Why did the stress endure for so long? Hurricanes and loss of power also lead to a loss of essential services for communities — such as access to food, clean water, transportation and communication. Lasting home damage can induce anxiety and depression among the residents in the affected areas, especially for those with preexisting mental health problems.
Puerto Rico is missing these basic services, making daily life more stressful and thus more likely to cause mental suffering over the weeks and months ahead.
Mental health issues reach all demographic groups. However, some seem to be more strongly affected by power outages than others.
During the Northeast blackout in 2003, which occurred over three hot August days, women and the elderly had 19 percent and 158 percent higher risks, respectively, for respiratory hospital admission than during the nonblackout period.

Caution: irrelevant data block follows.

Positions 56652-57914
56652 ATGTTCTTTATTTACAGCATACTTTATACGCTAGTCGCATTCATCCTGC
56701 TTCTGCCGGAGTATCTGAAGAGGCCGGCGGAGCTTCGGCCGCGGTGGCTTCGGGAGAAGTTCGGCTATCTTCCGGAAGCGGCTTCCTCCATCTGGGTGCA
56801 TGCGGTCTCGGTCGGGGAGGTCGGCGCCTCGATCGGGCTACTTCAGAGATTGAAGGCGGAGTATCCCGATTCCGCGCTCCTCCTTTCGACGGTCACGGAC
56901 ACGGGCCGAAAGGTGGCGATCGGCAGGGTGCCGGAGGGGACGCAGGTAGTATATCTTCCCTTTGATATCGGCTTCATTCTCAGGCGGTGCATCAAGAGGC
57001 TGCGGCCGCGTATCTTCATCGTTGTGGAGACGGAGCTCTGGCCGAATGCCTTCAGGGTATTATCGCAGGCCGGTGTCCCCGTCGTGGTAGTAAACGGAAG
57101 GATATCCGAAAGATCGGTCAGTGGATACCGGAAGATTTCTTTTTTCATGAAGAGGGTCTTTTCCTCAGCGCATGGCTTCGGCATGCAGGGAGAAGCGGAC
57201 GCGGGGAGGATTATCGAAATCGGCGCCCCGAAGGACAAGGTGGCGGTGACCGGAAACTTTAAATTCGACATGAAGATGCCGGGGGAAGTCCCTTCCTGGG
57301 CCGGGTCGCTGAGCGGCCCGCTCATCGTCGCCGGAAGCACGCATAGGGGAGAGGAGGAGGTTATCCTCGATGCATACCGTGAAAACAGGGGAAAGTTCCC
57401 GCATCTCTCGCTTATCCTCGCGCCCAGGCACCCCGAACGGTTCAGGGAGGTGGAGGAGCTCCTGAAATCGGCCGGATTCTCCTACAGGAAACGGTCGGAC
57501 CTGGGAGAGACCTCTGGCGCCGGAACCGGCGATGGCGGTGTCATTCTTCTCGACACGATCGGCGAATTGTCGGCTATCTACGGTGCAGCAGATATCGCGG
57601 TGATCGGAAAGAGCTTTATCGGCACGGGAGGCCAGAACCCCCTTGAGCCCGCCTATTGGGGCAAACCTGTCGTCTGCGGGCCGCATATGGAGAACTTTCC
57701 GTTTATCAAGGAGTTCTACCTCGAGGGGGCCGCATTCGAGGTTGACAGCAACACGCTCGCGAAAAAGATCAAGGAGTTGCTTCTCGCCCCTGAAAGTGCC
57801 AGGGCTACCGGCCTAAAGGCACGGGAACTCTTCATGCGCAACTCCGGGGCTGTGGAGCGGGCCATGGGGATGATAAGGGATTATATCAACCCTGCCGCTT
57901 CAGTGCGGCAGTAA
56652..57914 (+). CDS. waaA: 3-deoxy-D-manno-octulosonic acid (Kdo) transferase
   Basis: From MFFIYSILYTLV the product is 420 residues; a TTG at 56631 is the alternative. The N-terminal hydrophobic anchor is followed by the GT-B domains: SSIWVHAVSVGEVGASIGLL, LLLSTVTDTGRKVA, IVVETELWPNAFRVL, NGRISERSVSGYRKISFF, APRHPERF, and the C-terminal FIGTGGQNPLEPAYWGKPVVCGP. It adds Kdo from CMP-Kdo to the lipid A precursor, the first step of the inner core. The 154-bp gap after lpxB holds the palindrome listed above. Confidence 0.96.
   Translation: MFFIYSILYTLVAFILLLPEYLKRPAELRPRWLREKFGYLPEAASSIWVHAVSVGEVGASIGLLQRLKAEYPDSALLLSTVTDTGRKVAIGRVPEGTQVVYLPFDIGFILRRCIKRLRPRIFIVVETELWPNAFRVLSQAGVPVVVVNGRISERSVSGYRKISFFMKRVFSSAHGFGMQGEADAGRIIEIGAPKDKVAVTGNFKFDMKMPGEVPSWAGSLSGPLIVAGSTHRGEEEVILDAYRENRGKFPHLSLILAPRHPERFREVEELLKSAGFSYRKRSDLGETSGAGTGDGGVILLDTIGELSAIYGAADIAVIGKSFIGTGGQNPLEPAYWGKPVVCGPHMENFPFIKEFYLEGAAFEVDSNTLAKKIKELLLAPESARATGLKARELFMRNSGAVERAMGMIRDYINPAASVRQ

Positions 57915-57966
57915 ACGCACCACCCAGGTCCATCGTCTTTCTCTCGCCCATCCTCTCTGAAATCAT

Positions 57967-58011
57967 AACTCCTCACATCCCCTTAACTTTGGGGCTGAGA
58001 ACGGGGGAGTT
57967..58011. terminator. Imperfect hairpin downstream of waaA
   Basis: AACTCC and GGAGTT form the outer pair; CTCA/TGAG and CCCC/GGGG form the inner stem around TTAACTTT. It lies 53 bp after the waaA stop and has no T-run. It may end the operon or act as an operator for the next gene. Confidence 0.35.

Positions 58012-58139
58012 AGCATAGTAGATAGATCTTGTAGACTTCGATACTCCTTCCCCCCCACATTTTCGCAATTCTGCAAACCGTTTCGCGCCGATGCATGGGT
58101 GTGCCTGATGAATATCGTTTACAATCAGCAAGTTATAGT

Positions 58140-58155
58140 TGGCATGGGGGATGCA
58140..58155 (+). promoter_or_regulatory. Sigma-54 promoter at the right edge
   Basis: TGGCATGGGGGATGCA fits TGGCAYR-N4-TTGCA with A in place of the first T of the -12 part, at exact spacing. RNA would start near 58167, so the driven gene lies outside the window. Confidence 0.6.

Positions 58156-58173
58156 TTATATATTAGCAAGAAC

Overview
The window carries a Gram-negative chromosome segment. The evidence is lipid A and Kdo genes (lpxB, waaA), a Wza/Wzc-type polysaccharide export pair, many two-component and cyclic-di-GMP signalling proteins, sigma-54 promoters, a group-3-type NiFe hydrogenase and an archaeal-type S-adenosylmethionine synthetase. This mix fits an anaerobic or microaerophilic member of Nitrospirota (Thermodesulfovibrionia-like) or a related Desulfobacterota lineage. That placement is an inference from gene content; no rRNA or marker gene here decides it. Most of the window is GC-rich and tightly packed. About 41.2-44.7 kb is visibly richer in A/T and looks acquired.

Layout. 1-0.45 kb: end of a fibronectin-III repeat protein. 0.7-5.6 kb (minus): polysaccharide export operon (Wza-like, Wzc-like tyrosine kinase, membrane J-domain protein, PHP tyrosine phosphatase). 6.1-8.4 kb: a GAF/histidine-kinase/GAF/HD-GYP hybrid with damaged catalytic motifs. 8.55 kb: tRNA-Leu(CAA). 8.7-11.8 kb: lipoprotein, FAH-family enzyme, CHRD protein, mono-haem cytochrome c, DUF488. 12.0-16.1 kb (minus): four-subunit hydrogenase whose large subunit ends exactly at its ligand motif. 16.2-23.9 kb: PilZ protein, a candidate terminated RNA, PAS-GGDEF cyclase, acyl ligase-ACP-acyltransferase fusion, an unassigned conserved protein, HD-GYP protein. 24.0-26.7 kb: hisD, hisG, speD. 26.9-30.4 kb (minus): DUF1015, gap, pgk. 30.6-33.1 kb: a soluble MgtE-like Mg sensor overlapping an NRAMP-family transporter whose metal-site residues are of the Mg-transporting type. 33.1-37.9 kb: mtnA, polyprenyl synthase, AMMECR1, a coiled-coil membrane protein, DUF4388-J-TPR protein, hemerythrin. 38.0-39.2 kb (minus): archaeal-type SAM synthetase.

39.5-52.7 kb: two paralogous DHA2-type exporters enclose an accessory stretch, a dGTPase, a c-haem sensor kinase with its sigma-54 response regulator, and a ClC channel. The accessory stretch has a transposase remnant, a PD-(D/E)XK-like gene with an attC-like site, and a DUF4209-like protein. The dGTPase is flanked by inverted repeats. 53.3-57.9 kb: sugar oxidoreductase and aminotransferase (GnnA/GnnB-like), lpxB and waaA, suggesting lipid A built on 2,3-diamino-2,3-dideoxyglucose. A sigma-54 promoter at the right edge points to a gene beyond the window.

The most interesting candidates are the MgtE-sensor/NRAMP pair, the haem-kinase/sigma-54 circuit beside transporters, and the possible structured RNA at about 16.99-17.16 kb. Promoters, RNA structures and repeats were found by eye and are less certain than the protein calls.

Our research suggests that socioeconomic status also significantly influences people’s susceptibility to adverse mental health after a disaster. Generally, groups of low socioeconomic status are more susceptible to heat’s impact. But, when that heat coincided with a blackout, we found that the trend reversed: Higher socioeconomic status groups were more likely to be hospitalized during a blackout.
Hospital admissions for respiratory diseases among high-income people significantly increased by 23 percent after the Northeast blackout. Our preliminary data also show that whites had significantly higher rates of emergency department visits than black and Hispanic individuals after Hurricane Sandy.
Why? One possible explanation is that groups of high socioeconomic status are more likely to use nebulizers, air conditioners or other electric home aids. Their dependence on this equipment could make them more susceptible to a hurricane’s effect during a power outage.
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